By Zirrus VanDevere, for the Redoubt Reporter
I was given the opportunity to present an exhibit of my own choosing recently at the Kenai Chamber of Commerce and Visitors Center, and was thrilled to invite three young artists who I’ve been watching for some time now. These three, Claire Rowley, Ben Hastings and Joel Isaak, stand out as artists who are producing consistently, exploring their respective mediums bravely, and presenting work that is able to really speak to others, both aesthetically and conceptually.
In “The Russians,” Claire Rowley has drawn and watercolored on vellum sandwiched with Plexiglas so that the effect has depth and added structure. Four male figures smile out at us or look on with a sort of happy indifference. The stenciling behind calls forth the feeling of both old wallpaper and jungle forests.
She has repeated some motifs in her “tribe” imagery — the folded arms and cozy groupings of its members giving a very intimate sense of the subjects while also suggesting the universality of the groups that define us.
In “Filling,” the subject appears to be the artist herself, holding her hands out both receptively and in a gesture that reads as “it is what it is.” In the background we see writing that declares, “That which fills your heart, fills your life,” and the subject’s heart is in fact in the very center of the frame, causing us to get only a glimpse of her neck and chin, rather than her whole portrait.
When I told Hastings that I was interested in including his work in this show, he brought by a whole body of work
that he was in the middle of producing — small watercolor illustrations for a book his brother was creating. They were intriguing and quite appealing.
It was his perceptive acrylic landscape paintings that had originally caught my eye, and he has offered a number of these for exhibition in this current show, but none of the illustrations he had first shown me. Instead, he headed to Fairbanks to intensively create a whole body of work inspired by the Book of Genesis. These are a series of 22 intricate and gorgeous renderings that show that his impetus was much more than simple aesthetics, and obviously portrays a subject dear to his heart. These have been especially popular so far, and all but four of these ink drawings have sold, as have a few other works in the larger exhibit.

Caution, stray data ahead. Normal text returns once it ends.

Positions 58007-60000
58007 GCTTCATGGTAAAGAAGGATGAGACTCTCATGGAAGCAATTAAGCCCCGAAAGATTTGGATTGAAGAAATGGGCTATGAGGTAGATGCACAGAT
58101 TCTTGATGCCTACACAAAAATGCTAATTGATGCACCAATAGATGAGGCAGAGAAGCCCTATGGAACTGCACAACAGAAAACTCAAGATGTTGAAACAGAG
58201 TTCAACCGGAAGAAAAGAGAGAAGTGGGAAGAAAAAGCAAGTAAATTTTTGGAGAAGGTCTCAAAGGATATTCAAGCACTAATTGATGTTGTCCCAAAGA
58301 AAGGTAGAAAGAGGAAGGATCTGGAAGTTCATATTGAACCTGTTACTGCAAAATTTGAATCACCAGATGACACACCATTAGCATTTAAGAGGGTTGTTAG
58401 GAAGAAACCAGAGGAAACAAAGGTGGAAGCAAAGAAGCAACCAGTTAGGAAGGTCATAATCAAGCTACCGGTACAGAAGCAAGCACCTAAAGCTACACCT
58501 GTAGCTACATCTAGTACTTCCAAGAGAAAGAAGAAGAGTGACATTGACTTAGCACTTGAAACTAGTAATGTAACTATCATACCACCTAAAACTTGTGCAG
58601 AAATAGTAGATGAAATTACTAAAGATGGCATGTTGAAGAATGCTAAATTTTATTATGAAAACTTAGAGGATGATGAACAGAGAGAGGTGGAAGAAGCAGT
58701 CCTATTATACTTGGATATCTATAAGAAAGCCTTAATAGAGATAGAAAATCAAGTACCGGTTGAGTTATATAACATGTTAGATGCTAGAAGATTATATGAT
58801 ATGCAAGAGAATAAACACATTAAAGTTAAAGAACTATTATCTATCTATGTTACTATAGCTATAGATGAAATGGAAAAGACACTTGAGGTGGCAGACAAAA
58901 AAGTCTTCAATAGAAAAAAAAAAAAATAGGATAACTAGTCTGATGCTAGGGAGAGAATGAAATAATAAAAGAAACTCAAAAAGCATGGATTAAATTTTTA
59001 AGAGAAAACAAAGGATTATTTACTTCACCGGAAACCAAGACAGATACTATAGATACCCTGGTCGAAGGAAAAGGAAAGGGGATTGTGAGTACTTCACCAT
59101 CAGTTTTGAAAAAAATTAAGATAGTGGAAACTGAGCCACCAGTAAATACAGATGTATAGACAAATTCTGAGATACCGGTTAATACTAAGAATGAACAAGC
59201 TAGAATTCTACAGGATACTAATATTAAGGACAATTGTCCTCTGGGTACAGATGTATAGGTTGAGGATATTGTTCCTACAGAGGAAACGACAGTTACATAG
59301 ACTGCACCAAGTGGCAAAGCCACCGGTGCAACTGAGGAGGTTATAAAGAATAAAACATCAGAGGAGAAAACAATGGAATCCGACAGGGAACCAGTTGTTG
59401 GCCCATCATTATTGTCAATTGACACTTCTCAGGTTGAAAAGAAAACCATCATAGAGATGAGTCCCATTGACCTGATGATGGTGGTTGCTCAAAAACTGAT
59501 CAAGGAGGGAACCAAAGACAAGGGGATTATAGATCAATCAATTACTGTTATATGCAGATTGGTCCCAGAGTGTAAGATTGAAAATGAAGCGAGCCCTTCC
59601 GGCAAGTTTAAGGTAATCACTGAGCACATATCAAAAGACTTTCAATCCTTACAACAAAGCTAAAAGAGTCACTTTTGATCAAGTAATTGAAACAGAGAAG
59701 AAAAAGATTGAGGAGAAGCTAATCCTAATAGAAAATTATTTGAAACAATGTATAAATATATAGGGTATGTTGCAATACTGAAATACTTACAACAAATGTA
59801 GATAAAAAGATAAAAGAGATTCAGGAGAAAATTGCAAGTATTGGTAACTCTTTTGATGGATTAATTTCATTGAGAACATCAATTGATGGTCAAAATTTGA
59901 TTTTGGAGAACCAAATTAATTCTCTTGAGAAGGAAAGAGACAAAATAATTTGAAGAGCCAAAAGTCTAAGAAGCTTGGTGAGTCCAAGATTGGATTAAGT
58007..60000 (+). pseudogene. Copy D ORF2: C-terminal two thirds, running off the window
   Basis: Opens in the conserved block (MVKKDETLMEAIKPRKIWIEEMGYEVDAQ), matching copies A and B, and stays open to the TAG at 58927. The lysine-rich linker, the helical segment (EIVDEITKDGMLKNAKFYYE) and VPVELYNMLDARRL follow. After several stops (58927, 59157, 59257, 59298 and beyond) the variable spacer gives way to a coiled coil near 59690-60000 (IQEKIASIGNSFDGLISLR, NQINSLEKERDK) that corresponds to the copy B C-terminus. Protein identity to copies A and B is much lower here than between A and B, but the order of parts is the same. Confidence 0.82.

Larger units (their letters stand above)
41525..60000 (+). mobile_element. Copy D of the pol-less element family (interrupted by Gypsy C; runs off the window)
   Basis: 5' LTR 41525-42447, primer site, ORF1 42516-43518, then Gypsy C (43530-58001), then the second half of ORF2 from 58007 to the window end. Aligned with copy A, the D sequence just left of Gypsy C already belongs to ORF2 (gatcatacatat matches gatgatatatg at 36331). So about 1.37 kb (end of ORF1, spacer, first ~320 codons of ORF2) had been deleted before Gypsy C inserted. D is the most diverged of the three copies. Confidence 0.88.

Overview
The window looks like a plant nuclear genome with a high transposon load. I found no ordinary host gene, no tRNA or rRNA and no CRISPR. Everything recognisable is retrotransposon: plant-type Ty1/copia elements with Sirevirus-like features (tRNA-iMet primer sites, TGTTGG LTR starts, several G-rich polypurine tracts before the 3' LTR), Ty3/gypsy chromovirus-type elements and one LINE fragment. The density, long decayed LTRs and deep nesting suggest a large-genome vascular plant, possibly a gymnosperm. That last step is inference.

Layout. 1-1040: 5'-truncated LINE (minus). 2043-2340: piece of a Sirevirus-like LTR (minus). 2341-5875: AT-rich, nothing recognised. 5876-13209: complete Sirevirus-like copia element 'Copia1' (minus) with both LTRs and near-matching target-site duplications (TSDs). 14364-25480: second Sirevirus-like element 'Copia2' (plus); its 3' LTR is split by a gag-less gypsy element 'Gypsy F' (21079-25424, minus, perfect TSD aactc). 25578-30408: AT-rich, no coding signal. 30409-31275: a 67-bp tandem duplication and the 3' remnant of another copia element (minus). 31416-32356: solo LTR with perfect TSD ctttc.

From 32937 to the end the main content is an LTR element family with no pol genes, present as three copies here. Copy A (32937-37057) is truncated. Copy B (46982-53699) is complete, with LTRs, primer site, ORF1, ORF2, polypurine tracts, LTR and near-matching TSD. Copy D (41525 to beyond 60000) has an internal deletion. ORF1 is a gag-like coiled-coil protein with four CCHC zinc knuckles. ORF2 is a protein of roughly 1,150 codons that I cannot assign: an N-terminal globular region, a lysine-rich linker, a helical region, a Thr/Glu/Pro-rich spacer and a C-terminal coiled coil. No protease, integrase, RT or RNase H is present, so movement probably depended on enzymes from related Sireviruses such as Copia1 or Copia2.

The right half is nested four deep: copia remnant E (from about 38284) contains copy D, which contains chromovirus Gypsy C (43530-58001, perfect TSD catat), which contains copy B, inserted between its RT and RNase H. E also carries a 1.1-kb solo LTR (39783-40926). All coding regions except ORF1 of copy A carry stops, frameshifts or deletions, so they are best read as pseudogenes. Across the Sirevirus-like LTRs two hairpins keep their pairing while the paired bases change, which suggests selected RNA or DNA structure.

Joel Isaak seems to want to mimic nature, as well, but in an entirely different way. His clay pieces look entirely like
leather, skin or fish, or great suns as in “K’eljeshen (Dancer)” which hangs in suspension like our own spectacular orb. His fish-skin bags or baskets feel inspired, authentic and almost holy, as well as entirely practical for carrying various items. They also hang in suspension, gently swaying at the slightest air movements.
Probably my favorite of Isaak’s pieces (and perhaps of the entire show) is “Pain Without Love,” a cast bronze sculpture of modeled backbone vertebrae. There is a wonderful balance of patina with the glowing brass hues, as well as with the rough and highly textured areas with smooth and shiny ones. It is as if the story of a being could be told by just a few critical body bones, and the piece feels ancient and raw.
Isaak will often place his art pieces on top of his busy wood stove for long periods, allowing them the alchemical space to become fuller versions of themselves, which I find to be an apt metaphor for life, really. It is generally easy to spot those people who are willing to give the time for refinement — a refinement that often comes from both extreme and difficult conditions and a patience that includes an acceptance of the way things are.
The exhibit, “Up and Coming,” will be up until Feb. 15.
Zirrus VanDevere is the exhibits and cultural coordinator at the Kenai Chamber of Commerce and Visitors Center. She has bachelor’s degrees in fine arts and education.